“It’s difficult for the people who collaborate with the police authorities to report to us,” complains Morales. Twenty-nine years old and with his head completely shaven, Morales maintains his calm composure throughout the time talking with us.
A short path surrounded by pastures brings us to another group of police from diverse agencies: Migration, the Border Patrol and the Public Security Forces. They’re surrounding Delmer Zuniga, a youth wearing rubber boots and a look of utter resignation. Delmer sits amid the tall grass, with the bag of avocados and newly purchased flip-flops beside him. He wears blue gloves on his hands and a white face mask.
Morales explains that when Delmer saw the officers, he tried to go back. “But then the colleagues in the back part caught up to him and succeeded in capturing him.”
Delmer admits that he doesn’t have residency papers, but he affirms that he has family in Santa Cecilia. “My daughter’s been there since kindergarten, she began her schooling there.” He also says that the pandemic has hit him hard economically, because he works “on his own” and has no one to sell the things he produces to.
He also maintains that doesn’t go up any further into Nicaragua because he’s afraid he’ll get infected. “I’m telling you that I’m not going up over there, because – dang – God forbid!”
The borderline itself is dozens of meters further down. We head down there. Sitting in his small house, Ariel Umana watches us from the other side, laughing. An open gate divides the two pastures and the two countries. We present an absurd scene, shouting because we can’t go any closer.
Ariel says that where he lives, everything is calm and “normal”. He affirms that he doesn’t use a face mask because “the virus is mostly in town”, and he doesn’t want to go out to buy anything and make it all worse. In this house, he tells us, a young woman used to sell sweet drinks to the migrants who would pass through from time to time. Irregularly, because it’s an unauthorized point of entry, but fairly frequently, because no one was going to go all the way to Penas Blancas to enter Costa Rica and then come back 25 miles, even if they could do so.
A sign is painted on the top slat of the wooden gate: “1500 to cross”. We ask Ariel what the motorcycle lying near his feet is for, and he tells us he uses it to get to his field, where he plants beans. The police later laugh at his assertion. “There goes the farmer,” they say when Ariel starts up the motorcycle and takes off, after watching us moving away. Back at the pasture where we found Delmer, Morales explains that the police are constantly closing the gate, but later they come back and find it open again. He also explains that 1,500 [Costa Rican colones, about US $2.58] is the cost of a motorcycle ride from this pasture to the village of Santa Elena.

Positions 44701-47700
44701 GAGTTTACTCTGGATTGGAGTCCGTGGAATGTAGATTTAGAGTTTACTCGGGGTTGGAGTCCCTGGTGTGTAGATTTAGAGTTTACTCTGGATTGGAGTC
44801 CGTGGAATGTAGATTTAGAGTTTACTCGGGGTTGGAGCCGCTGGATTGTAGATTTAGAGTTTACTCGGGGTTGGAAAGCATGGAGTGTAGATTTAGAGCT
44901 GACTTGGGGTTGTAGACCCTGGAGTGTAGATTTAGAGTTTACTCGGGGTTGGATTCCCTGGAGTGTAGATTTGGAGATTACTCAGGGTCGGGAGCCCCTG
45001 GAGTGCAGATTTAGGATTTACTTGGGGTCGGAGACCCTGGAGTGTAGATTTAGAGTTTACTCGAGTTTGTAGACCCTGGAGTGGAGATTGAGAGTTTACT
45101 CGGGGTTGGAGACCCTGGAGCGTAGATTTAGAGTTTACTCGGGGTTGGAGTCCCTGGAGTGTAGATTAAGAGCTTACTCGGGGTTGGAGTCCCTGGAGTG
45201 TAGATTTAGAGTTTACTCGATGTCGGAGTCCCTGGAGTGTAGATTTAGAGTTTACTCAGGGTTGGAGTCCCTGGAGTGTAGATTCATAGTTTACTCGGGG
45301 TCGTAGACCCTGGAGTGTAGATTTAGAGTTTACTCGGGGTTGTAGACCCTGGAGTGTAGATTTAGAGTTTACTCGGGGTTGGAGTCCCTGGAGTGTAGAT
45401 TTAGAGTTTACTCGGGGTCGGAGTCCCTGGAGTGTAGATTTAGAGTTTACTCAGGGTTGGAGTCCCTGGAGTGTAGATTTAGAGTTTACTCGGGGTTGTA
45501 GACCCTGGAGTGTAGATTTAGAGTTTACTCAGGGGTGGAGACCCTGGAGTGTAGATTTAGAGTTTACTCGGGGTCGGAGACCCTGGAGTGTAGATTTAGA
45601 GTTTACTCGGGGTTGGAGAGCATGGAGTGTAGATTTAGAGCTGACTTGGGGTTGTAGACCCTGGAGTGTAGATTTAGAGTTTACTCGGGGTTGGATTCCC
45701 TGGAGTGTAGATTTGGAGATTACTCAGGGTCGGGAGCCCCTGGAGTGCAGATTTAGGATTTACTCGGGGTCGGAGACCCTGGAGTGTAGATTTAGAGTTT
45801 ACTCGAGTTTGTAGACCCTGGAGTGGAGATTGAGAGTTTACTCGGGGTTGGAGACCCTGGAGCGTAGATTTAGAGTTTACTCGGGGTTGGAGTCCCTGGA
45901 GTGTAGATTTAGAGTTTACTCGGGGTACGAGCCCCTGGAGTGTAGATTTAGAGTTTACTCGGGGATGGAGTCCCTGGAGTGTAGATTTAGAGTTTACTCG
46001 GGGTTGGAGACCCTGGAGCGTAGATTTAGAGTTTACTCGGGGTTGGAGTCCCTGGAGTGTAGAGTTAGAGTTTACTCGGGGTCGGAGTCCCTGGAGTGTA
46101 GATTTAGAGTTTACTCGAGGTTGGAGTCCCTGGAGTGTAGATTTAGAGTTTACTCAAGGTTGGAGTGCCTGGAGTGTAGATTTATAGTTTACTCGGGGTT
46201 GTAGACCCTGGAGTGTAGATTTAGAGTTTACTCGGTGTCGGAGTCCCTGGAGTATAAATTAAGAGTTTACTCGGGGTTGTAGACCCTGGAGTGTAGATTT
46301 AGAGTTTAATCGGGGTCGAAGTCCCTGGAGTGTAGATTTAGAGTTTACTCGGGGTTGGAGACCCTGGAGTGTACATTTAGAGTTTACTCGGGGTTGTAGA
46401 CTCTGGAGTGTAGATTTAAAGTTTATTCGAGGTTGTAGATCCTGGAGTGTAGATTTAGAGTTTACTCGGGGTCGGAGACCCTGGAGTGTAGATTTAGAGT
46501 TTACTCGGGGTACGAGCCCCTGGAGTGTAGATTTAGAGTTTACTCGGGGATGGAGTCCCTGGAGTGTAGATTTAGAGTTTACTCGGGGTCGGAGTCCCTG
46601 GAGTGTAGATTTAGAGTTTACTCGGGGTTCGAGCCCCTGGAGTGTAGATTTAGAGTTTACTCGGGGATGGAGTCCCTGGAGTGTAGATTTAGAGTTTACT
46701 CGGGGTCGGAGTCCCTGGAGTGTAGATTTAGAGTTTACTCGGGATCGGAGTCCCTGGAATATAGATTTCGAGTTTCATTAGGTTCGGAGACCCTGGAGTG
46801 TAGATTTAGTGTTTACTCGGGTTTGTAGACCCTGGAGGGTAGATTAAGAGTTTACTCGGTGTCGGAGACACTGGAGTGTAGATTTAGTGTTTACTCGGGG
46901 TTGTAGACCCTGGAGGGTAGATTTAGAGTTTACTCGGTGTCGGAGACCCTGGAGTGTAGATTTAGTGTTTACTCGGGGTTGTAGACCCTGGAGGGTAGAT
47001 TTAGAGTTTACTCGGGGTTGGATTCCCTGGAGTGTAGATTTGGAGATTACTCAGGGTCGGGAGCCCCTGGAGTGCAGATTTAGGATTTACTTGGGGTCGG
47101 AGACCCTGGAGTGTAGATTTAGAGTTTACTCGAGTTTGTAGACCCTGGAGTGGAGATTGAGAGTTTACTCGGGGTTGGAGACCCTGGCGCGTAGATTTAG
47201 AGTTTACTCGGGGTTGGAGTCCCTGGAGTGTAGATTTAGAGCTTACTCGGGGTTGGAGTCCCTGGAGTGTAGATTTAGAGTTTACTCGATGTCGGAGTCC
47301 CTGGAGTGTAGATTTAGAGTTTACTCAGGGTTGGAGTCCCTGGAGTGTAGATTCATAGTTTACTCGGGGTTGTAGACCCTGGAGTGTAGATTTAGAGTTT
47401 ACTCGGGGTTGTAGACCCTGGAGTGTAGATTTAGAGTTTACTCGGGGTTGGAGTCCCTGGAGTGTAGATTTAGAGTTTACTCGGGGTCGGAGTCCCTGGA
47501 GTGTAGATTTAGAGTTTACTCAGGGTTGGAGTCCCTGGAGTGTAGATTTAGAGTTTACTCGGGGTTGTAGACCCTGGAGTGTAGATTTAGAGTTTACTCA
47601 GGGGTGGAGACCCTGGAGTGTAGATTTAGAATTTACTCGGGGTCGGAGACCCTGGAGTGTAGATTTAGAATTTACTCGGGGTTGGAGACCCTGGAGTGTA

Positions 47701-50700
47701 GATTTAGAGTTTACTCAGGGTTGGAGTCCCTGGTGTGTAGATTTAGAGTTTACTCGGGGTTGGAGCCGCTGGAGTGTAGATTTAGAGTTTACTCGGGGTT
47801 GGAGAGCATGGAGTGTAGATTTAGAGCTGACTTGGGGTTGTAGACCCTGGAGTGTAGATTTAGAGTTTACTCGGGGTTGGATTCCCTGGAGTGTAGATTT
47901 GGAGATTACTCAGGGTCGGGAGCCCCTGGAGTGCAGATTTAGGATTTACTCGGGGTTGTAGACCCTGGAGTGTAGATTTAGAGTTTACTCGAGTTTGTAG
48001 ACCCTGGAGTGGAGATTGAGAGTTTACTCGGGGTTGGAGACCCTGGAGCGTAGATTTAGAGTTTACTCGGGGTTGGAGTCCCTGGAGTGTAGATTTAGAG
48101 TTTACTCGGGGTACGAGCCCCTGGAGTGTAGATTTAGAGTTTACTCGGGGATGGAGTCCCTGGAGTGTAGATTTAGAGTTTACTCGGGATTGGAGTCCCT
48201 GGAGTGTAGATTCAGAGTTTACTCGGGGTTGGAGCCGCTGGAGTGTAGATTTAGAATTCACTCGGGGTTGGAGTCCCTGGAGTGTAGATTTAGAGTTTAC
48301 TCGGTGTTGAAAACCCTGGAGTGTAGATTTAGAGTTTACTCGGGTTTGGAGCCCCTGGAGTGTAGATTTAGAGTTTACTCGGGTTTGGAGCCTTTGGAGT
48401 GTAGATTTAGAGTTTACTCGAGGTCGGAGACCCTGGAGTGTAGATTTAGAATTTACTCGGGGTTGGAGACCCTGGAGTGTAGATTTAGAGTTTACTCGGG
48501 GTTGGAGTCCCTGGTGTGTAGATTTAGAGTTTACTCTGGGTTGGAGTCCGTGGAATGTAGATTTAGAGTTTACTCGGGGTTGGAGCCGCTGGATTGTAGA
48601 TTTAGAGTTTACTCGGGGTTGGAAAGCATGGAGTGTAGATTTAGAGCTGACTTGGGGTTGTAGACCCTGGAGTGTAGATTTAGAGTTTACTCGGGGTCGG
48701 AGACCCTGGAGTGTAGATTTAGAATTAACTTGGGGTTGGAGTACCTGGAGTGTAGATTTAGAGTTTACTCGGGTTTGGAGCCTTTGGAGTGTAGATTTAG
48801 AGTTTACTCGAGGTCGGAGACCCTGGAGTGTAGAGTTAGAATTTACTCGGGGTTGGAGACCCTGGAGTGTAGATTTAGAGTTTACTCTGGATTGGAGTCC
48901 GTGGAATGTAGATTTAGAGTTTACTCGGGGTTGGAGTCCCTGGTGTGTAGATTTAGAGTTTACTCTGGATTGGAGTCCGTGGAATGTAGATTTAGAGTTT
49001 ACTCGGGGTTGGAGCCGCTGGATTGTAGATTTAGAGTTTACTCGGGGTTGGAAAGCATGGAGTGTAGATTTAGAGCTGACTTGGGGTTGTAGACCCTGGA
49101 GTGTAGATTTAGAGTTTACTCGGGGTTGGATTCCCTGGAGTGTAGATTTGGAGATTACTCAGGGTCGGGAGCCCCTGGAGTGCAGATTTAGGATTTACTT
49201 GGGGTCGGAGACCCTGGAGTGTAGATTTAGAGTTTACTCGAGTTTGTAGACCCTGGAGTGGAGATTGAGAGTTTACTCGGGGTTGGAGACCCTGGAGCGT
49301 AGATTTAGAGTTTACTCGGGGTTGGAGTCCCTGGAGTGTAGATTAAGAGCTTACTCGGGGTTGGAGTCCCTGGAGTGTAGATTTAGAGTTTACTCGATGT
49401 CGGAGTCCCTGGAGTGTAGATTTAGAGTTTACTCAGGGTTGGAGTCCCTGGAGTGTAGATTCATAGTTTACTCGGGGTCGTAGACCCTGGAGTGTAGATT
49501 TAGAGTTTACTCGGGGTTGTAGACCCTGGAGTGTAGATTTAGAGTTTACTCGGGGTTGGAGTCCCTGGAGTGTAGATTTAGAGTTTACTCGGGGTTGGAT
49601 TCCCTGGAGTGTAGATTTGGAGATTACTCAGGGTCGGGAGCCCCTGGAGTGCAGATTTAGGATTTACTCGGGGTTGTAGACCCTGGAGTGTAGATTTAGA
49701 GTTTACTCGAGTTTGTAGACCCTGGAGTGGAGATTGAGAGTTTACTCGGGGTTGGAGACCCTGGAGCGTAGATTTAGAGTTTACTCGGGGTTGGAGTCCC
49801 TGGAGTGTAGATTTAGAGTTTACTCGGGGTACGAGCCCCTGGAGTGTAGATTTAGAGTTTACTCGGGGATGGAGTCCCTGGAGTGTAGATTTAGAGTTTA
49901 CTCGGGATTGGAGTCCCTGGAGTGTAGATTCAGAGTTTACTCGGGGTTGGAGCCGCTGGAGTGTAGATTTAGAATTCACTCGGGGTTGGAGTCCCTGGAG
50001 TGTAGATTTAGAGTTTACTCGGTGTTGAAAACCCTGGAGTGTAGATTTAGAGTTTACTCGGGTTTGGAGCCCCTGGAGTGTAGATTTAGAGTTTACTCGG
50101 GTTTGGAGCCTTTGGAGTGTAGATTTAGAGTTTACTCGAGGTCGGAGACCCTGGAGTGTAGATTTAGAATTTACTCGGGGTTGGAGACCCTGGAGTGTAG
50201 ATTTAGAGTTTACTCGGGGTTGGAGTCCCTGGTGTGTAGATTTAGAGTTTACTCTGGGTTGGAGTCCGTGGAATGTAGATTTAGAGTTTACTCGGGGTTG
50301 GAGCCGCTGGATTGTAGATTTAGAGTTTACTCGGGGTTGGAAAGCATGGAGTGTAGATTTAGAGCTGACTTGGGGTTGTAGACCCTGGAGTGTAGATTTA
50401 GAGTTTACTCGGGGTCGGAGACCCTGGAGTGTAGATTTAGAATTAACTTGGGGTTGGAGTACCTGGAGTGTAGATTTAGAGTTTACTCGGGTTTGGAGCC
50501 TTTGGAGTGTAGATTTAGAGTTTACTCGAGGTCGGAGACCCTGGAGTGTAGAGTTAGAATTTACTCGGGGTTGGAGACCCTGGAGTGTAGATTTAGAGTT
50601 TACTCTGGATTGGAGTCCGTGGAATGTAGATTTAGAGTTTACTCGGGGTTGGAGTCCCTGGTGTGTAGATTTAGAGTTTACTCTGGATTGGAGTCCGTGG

Still sitting in the grass, Delmer watches our return. His eyes look angry, his skin is toasted. In theory, his destiny is in the hands of the Migration officers, who will probably refuse him entry and turn him over to the Nicaraguan authorities, Morales explains. But in Delmer’s head, there’s only one possible way out: “No matter what, wherever they drop me, I’ll come back again, because, heck, I have nowhere else.”
The last house in La Cruz de Upala in Costa Rica’s Alajuela province has one door in Costa Rica and the other in Nicaragua. A Nicaraguan flag waves in the air, while on the ground three orange cones mark the line that, since March 18, no one can cross.
From here, the Costa Rican town of Upala is as close as Nicaragua’s Lake Cocibolca, each about 20 minutes away. “Here, you can get up in the morning and say, “Okay, I’m going to Nicaragua”, Lieutenant Jason Padilla tells us in the patrol car. He says this in the present tense, as if you still could.
Padilla is the chief of the 240 police officers in Upala. It feels like all of them are accompanying us en masse, but we’re really only surrounded by a small bunch of officials, sheathed in masks and dying of the heat.
“What we do is to station many small groups of police along certain points, so as to keep the border contained. We also establish random checkpoints along the highway, at the exits from the cantons, to catch the ones who filtered something past us or got away with something. We manage to locate them at the checkpoints. In the morning, we also make checks of the buses,” Padilla explains in the patrol car.
The Nicaraguan soldiers behind the cones are carrying their AK-47s. They stand immobile for a few minutes and take our pictures with their cellphones. They observe us.
At the southernmost point in Nicaraguan territory is Dona Victoria’s house. A simple wooden house, with hammocks, and chicken coops, plus two dilapidated freezers that once upon a time were used for selling fish to Costa Ricans and foreigners.
Padilla calls to her as to someone he’s very comfortable with. Dona Victoria’s door has the numbers one to ten drawn there in a childish scrawl. Her patio looks out on marker number five of milepost 13, another border symbol that previously meant very little and now means everything: the severing in two of a transborder town that shares a name, neighbors, a neighborhood store, family.